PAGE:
When comparing demographics and treatments, select demographics and treatments are seen to impact the likelihood of adding pollinator-friendly plants (Table 4). Notably, respondents having a graduate degree were 3.5% more likely (3.5 units on the 100-point scale) to indicate they would add more pollinator-friendly plants to their home landscape during the next year compared with a respondent with a bachelor’s degree. Furthermore, females were 4% more likely to indicate they would add a pollinator-friendly plant for every one-unit increase in the mean, whereas the aggregate likelihood decreased by 9.8% for every year increase from the average age. The average respondent’s likelihood increased by 0.3% for every percentage increase from the mean of current pollinators in their home landscape. This implies that consumers who have more pollinator-friendly plants in their landscape are more inclined to purchase more pollinator-friendly plants than consumers with less pollinator-friendly plants in their landscape. Most likely this is a result of consumers with more pollinator-friendly plants seeing the value or perceiving a value to adding more pollinator-friendly plants to their landscape.

With respect to treatments, the no source–generic information treatment increased the average respondent’s score by 6.5% compared with the control group (no information) (Table 4). This implies that bringing consumer attention to decreasing pollinator numbers can influence the decision-making process of consumers even when no direct cause or source of information is provided. Furthermore, an informational message from a university source with either information linking or not linking pesticides to pollinator decline resulted in a 6.6% and 6.6% increase in likelihood, respectively. A major media outlets message linking and not linking pesticides to pollinator decline also generated a 5.2% and 5.6% increase, respectively. However, information either linking or not linking pesticides to pollinator decline from the federal government, nursery/greenhouses, and environmental activists had no difference compared with the control (no source and no information). This result is not wholly surprising given that nurseries/greenhouses and environmental activists could be considered biased sources. However, the lack of significance of federal government coefficients is interesting. This result could be the result of numerous reasons, such as not trusting federal information because the government may be thought of as having an agenda to respondents being inundated with environmental information from the federal government, thereby diluting the impact of pollinator-specific information.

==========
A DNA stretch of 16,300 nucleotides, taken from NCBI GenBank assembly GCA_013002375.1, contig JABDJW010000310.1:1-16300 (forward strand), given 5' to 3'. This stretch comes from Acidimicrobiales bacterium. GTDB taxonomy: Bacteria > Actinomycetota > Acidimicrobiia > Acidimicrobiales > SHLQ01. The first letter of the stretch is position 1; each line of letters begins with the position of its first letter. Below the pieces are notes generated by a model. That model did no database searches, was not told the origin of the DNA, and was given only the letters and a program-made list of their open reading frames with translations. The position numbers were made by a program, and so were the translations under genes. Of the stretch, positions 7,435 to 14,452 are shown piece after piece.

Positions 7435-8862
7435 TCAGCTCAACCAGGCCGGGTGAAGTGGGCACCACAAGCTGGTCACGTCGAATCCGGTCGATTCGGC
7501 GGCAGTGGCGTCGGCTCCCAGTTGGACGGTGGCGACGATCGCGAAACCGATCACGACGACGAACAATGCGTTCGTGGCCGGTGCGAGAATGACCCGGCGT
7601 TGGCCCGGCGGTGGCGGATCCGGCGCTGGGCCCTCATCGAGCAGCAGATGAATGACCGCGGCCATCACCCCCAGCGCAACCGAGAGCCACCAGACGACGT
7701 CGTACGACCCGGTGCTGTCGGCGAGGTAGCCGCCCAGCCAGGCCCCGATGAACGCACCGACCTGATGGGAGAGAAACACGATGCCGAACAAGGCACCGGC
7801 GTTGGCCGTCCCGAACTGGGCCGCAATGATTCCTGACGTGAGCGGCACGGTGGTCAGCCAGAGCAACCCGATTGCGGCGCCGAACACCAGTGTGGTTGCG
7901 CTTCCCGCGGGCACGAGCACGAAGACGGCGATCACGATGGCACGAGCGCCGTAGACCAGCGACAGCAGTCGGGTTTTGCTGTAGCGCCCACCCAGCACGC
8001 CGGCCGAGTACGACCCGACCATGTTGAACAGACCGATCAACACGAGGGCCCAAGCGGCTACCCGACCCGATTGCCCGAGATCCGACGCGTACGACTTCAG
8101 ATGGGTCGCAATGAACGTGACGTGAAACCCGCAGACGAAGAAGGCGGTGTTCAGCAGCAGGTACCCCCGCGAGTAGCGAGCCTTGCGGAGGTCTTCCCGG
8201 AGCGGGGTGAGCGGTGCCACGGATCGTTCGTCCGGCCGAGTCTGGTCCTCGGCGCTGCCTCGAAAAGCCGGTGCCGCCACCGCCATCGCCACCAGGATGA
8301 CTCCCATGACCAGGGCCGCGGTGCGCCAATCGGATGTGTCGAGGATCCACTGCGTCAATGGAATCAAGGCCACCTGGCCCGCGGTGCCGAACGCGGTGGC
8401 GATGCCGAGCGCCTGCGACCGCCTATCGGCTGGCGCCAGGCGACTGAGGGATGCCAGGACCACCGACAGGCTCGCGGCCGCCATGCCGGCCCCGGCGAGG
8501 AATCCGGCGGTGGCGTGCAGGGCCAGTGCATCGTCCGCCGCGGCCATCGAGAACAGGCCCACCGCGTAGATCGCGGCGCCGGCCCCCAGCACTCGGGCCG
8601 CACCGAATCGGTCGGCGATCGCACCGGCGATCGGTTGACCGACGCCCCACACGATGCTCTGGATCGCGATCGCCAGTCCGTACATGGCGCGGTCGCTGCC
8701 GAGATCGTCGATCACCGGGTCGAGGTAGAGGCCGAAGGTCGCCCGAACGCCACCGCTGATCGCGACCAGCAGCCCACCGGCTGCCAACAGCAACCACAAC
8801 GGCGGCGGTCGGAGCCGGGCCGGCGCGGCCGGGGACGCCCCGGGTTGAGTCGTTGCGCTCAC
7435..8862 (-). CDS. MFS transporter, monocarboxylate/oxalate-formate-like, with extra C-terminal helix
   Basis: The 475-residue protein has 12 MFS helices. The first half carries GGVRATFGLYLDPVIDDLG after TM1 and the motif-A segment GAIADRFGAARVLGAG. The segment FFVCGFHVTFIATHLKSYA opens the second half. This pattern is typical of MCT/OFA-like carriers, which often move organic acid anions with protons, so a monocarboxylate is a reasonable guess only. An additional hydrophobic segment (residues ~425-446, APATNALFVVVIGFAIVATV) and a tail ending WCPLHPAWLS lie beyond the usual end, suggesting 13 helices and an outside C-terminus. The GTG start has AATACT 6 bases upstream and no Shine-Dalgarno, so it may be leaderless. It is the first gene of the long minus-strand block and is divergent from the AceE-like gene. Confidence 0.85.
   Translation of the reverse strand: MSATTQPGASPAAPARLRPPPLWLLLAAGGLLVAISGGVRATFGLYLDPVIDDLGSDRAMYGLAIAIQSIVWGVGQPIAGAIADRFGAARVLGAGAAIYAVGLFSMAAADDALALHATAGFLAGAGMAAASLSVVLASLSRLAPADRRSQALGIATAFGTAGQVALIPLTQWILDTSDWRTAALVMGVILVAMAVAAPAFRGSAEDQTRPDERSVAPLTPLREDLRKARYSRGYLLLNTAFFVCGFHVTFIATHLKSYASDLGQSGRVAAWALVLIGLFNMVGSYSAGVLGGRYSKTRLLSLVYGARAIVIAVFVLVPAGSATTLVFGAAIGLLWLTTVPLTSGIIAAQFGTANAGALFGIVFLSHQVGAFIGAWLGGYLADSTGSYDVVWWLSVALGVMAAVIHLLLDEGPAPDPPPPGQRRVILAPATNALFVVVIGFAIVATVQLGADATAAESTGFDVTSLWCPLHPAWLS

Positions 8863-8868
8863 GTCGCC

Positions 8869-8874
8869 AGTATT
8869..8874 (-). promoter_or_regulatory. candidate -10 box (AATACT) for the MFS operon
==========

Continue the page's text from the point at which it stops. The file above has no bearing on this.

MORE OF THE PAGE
Conclusions

To consumers, all sources of information are not the same. The level of trust, or lack thereof, consumers place in a source is influenced by a multitude of factors. Firms that can identify which sources of information are trusted by their consumer base and which sources are not, can develop effective marketing strategies that will aid their marketing efforts.

With regard to the findings, it is clear the source of information matters, with the type of information (link vs. no link of pesticides) playing less of a role. Information emanating from university research, regardless of blaming pollinator declines on pesticides, influences consumers reported future purchasing decisions of pollinator-friendly plants. When the source of information is major media outlets, consumers will change their purchasing habits if the information links or does not link pesticide use to pollinator declines. Information originating from nurseries/greenhouses, the federal government, and environmental activist groups have little impact on respondents’ reported future purchasing of pollinator-friendly plants.

Based on these findings, producers, retailers, policymakers, and stakeholders wanting to increase pollinator-friendly plants sales should provide information to their clientele from universities or major media outlets. These entities could also provide generic information that highlights the plight of pollinators. Using other information sources (i.e., federal government, nursery/greenhouse, environmental activist group) will provide a similar response in moving respondents to purchase more pollinator-friendly plants as providing no information. However, linking pesticides to pollinator-friendly decline had little effect on increasing purchasing. Thereby, retailers can avoid putting unproved linkages on their messages and focus more on providing information about pollinator decline in general.